The Journal of Arthroplasty, Volume 34, Issue 7, S102 - S107
Medical Malpractice Litigation Following Primary Total Joint Arthroplasty: A Comprehensive, Nationwide Analysis of the Past DecadeSamuel, Linsen T. et al.
The purpose of this study is to (1) characterize the most common reasons of medical malpractice litigation against adult reconstruction surgeons and (2) report on the outcomes of these lawsuits.
The Westlaw legal research database was queried for cases between 2008 and 2018 related to total hip and knee arthroplasty (THA and TKA) in the United States. Causes of the lawsuit, patient characteristics, demographics, state/outcome of verdict or settlement, and indemnity payments were noted.
A total of 148 records (81 females [55%], 67 males [45%]; 83 TKAs [56%], 65 THAs [44%]) were included in the final analysis. For all patients, infection was the leading cause for malpractice litigation (22%) followed by nerve injury (20%). For TKA, infection was the most common cause of lawsuit (33%). In THA cases, nerve injury was the most common reason for lawsuit (38%), followed by leg-length discrepancy (26%). Procedural errors were alleged in 72% of cases, while diagnostic and post-surgical errors were cited in 55% and 32% of cases. A defense verdict occurred in 74% of cases, plaintiff verdict in 21%, and parties settled in 5%.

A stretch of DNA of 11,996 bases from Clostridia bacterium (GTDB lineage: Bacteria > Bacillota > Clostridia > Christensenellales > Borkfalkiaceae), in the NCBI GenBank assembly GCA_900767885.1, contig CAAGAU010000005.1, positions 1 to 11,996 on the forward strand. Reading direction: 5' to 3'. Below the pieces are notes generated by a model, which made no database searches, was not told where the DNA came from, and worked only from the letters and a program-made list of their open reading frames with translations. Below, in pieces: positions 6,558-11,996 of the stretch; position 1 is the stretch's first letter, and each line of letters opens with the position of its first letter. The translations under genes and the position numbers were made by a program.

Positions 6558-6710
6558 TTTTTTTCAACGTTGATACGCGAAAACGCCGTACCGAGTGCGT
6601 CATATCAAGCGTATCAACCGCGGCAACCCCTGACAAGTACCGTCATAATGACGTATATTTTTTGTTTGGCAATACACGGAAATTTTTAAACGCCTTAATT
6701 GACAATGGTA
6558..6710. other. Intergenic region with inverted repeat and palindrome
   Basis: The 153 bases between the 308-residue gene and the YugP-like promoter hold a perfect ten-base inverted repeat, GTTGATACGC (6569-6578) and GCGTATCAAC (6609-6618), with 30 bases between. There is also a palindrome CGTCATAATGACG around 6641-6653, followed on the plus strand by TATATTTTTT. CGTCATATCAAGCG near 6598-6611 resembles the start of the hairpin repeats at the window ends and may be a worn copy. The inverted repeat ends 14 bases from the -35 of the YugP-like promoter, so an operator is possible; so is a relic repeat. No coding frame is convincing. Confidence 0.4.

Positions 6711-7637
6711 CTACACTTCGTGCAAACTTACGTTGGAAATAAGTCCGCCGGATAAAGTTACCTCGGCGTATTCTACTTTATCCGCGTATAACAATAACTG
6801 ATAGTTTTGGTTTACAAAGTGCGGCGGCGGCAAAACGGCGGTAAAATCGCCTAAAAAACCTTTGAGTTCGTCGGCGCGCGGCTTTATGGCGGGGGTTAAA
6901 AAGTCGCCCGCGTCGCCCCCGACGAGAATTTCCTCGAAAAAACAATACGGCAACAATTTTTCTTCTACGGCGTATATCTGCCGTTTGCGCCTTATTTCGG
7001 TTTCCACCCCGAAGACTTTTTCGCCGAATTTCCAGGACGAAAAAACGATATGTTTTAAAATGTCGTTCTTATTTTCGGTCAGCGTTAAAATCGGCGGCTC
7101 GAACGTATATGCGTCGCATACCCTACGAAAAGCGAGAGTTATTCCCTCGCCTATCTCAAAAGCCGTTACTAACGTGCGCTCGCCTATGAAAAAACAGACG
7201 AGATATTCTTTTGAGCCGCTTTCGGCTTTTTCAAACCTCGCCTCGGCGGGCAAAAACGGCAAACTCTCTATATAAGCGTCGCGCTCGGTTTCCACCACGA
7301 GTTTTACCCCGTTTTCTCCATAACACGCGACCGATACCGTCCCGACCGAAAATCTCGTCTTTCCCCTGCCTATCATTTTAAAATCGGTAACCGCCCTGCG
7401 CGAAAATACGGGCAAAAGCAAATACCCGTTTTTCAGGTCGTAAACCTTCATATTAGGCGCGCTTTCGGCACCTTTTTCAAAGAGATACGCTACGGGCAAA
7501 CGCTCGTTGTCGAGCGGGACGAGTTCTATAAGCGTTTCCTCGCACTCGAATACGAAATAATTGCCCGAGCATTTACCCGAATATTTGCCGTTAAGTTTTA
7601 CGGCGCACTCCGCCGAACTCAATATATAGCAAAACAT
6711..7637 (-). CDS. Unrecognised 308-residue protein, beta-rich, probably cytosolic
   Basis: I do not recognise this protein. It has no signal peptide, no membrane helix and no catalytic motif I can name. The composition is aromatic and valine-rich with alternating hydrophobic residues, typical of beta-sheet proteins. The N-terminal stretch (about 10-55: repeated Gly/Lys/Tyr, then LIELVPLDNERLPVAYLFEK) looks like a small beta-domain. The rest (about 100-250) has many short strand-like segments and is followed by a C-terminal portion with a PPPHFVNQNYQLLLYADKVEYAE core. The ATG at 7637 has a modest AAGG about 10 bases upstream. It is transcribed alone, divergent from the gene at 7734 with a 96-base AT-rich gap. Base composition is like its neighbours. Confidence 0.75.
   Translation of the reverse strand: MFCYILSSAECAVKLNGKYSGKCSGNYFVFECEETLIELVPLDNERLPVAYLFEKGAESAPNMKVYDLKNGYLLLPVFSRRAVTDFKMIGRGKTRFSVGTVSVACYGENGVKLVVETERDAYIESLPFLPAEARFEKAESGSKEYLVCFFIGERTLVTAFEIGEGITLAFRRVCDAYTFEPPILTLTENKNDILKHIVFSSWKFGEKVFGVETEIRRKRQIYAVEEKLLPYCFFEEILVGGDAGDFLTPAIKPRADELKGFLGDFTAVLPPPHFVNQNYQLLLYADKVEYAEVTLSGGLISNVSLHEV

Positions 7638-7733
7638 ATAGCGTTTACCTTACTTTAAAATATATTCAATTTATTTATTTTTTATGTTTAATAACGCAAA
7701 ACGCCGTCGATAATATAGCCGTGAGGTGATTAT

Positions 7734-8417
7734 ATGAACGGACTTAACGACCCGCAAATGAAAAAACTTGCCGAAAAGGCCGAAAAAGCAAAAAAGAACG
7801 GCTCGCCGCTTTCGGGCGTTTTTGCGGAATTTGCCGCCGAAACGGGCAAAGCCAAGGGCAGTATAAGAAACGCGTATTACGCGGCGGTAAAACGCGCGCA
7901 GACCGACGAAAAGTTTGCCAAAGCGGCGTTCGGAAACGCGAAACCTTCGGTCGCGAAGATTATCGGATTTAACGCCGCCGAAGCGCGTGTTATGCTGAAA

Infection and nerve injury were the most common reasons for litigation in TKA and THA, respectively. The most likely outcome of these lawsuits was a jury verdict in favor of the surgeon. Regardless, surgeons should be cognizant of the potential for lawsuit due to these complications and should ensure they inform patients of these potential complications of TJA preoperatively.